mon 10/08/2020

New Music Features

theartsdesk in Fes: Has the magic gone?

Peter Culshaw

More than anywhere else, the Fes Festival of World Sacred Music has been the place where I have gone annually for most of the last 20 years to retune my ears, to find inspiration and connections, and to discover new international music. For fans, it was always more than a mere music festival; there was a visionary, idealistic element.

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theartsdesk in Bergen 1: Jazz in a sardine factory

Kieron Tyler

Reggie Watts has a few things to say about Norway. In Bergen to play Natjazz, the annual jazz festival, he’s concerned about the local predilection for fish soup. Be careful, he warns, it can be dangerously hot. Then there are trolls and the Norwegian crispbread knekkebrød, which is especially impressive as it can keep fillings dry. Sandwiches can be eaten in the rain – and it rains in Bergen. A lot. Watts is fascinated by the countryside cabins Norwegians take off to in the summer...

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Does anyone know the way to blockbuster?

Jasper Rees

There’s a lot of Seventies revivalism in the ether. Fleetwood Mac are back as a famous five after many years asunder. 10cc have on at the Albert Hall, although one astutely remarked that they really should have been billed 2.5cc. In When Pop Ruled My Life, the recent BBC Four documentary about fandom, it was lear that the Bay City Rollers are still very much a going concern. And this week it was announced that three titans of glamrock would stomp once again on British boards.

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Sticky Fingers: unzipped

Tim Cumming

Sticky Fingers is the Stones’ defining album, a record that preserves the band in all its ragged, outlaw rock'n'roll glory. It captured them, too, between worlds of their own making, as the exploratory Sixties solidified into the excessive Seventies, Mick Jagger turned left into the first-class jet-set life, and Keith Richards turned the other way, into an image-defining drug addiction, scoring his mythos as permanently as a prison tattoo.

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BB King: 'I play the way I'm feeling'

Elaine Lipworth

B B King was the greatest blues guitarist of the age. Many contemporary rockers credit him as a formidable inspiration, from Mick Jagger to Eric Clapton to Bono. But when I met him in 2006, the then 83-year-old musician had a different perspective on his ability. "I don't think it's true," he says with a shrug. "A lot of kids tease me when they see me, they start to bow. I'm not trying to stop them. I think I'm a pretty good musician, I don't think I'm the best, that's all. I just do what I...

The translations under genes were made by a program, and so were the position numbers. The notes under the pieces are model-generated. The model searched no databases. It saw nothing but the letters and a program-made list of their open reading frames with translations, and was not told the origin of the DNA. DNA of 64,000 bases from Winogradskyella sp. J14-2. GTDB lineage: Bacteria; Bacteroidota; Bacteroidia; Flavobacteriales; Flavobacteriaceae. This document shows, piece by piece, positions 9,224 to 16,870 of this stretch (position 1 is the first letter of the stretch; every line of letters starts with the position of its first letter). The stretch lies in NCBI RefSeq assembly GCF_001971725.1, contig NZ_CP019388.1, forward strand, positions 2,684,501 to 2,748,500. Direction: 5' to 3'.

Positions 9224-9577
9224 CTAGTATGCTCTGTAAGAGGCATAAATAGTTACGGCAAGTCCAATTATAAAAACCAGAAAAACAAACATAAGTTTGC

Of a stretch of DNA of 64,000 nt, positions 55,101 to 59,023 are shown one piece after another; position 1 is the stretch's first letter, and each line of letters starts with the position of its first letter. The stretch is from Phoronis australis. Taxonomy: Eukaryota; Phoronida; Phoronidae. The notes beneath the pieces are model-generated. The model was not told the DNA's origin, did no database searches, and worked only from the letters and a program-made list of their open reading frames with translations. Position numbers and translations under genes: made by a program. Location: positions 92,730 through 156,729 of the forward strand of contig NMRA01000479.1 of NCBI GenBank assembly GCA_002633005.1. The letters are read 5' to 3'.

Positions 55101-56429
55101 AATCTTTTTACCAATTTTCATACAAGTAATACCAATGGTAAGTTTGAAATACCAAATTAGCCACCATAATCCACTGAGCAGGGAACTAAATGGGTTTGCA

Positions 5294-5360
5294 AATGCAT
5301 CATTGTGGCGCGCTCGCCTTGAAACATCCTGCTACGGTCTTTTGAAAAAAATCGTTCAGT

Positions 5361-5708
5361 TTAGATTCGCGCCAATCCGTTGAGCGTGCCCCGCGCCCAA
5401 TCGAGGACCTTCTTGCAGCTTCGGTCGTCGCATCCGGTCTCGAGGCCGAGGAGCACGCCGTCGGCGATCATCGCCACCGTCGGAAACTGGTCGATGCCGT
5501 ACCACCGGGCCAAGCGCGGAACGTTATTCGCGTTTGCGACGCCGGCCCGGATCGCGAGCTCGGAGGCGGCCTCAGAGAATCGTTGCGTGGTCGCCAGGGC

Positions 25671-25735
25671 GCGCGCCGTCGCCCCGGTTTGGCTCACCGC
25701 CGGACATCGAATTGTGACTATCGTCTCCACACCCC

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10 Questions for Musician Squarepusher

Thomas H Green

Squarepusher, AKA Tom Jenkinson (b. 1975) is a groundbreaking electronic musician. Growing up in Essex, he first came to prominence in the mid-Nineties alongside Aphex Twin, with whom he worked extensively, amid a milieu of post-rave experimentalists exploring the wilder fringes of club-based sounds. Signing to Warp Records in 1995 he has maintained a position at the forefront of electronica, releasing 16 albums, the latest being Damogen Furies.

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Cheikh Lô: Dreadlocked Islamic Funk

Peter Culshaw

Cheikh Lô , the much loved Senegalese singer, is back with new recordings for the first time in five years with a three track EP trailing a new album in June, and theartsdesk has an early look at his new video for the lead track “Degg Gui” (see below).

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2015 Parliamentary Jazz Awards

peter Quinn

Compered by the velvet-toned broadcaster Moira Stuart, the winners of this year's Parliamentary Jazz Awards were announced last night in a packed Terrace Pavillion at the House of Commons.

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Extract: I've Always Kept a Unicorn: The Biography of Sandy Denny

Mick Houghton

Sandy Denny was well known within the folk world by 1968 (writes Kieron Tyler). Although the recordings were as-yet unreleased, in July 1967 she had recorded with The Strawbs. She featured on two albums which were in the shops in August 1967: Alex Campbell and His Friends, and Sandy and Johnny, made with Johnny Silvo. Early the next year, she was contemplating her next move.

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Steve Strange, 1959-2015

Bruce Dessau

The death of Steve Strange, aged 55, was both a surprise and not a surprise to me. His adult life in and out of the spotlight had been something of an unpredictable rollercoaster ride where anything could happen.

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